Continue to track the timing of the symptoms, along with the time medicine for Parkinson’s is taken and whether movement symptoms are well controlled. This will help your neurologist determine if there is a relationship between these variables especially if symptoms are noted after a dose is taken or just prior to the next dose. With this added information, your neurologist and primary care provider can help you determine the cause.

 

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How can I tell whether medications are wearing off or Parkinson’s disease is progressing?


How Parkinson’s motor symptoms respond to dopaminergic medication changes over time. Although everyone is different the following stages can help you understand the role of medicines and expectations for their benefit:

Early Stage: Early in the disease,  dopaminergic medications are effective and their effect on movement continues from one dose to the next. This results in a seamless control of motor symptoms and no clear fluctuation in response to each dose. In fact, many people do not notice that their next dose is due and must make the effort to take their medication on the schedule as directed by their healthcare provider. Of course people with Parkinson’s can still have ‘good’ and ‘bad’ days or find that their symptoms change in different situations such as stress, fatigue or illness.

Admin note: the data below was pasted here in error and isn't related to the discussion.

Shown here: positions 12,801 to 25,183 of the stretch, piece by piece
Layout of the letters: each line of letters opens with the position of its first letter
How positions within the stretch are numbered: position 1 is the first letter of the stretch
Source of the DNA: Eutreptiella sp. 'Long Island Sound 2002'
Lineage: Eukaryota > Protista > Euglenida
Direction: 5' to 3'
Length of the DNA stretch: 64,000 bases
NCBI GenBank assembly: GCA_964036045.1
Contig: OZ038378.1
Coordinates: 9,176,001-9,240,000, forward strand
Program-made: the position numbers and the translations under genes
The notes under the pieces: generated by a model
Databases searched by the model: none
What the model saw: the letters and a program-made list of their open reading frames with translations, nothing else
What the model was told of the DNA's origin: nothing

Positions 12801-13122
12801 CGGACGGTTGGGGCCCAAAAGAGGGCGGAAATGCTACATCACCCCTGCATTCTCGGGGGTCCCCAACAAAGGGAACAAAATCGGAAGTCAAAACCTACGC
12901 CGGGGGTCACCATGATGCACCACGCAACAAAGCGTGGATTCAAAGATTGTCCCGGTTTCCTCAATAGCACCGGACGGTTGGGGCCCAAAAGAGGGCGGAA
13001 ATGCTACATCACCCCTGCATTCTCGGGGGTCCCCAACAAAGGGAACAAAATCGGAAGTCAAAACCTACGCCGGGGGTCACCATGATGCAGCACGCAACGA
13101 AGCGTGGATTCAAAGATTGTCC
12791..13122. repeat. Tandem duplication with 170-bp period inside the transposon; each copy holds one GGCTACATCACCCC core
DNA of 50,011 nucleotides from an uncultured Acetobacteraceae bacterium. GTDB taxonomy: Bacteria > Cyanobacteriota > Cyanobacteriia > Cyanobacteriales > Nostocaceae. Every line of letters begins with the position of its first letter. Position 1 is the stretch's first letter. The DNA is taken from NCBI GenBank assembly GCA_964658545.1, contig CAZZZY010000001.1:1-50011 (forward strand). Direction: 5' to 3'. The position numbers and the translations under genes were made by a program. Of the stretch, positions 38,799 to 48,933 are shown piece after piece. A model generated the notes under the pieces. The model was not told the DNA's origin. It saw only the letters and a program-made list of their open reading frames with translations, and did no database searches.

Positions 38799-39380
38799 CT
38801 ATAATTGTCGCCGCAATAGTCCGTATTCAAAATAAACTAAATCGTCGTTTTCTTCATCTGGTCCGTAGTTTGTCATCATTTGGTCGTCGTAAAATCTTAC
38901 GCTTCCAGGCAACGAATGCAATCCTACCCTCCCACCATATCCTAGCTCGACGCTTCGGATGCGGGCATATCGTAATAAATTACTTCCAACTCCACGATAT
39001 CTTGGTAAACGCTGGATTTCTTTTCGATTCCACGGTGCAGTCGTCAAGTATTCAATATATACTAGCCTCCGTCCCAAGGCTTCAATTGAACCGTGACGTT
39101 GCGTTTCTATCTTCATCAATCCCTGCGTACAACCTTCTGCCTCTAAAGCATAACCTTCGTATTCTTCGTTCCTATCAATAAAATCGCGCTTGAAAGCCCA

Mid Stage: Over time, movement control with dopaminergic medical treatment can become more difficult as time progresses. The effects of each medication dose does not last from one dose to the next. However, medication doses continue to improve movement symptoms such as tremor, rigidity and slowed movement. Yet this improvement does not last from one dose to the next requiring medication change – these problems first appear as motor fluctuations often referred to as on and off periods.

  • On – Off periods describe the change throughout the day in response to medication.
  • On is when the medicine improves symptoms
  • Off is when the medicine effect is worn off or is no longer working and symptoms worsen or return. It is first described prior to the next dose of medicine called end of dose wearing off.
  • Dyskinesia or involuntary (unintentional) movements or jerky motions is a side effect of dopaminergic medication and usually occurs after it “peaks” in your system.

Advanced Disease Progression:  Certain symptoms become less responsive to dopaminergic medicines and can increase in severity as the disease progresses. These motor symptoms include balance, freezing of gait, speech and swallowing.  These symptoms do improve with rehabilitation therapy even if they do not improve with medication. It is important to review these problems with your healthcare provider so they can refer you to these specialists.

Talk with your healthcare provider to better understand how your symptoms are responding to medicine.

Rehabilitation therapy includes any of the following
Physical therapy- especially effective for gait, balance and mobility
Occupational therapy- especially helpful for daily activities, chores and hobbies
Speech and Swallowing therapy- focuses on speech and swallowing.

See Take Charge! Build your Team and print a copy of the Comprehensive care worksheet posted on NWPF wellncess site for more information on how these therapies can help you

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Filed under Parkinson's Medical therapy, Symptoms, Diagnosis and Progression

Does DBS affect speech?


DBS treats movement symptoms of Parkinson’s specifically tremor, dystonia motor offs and dyskinesia. DBS does not typically improve speech and in some cases can be associated with worsening speech. The following information may help you understand the complex association between speech changes with Parkinson’s and DBS: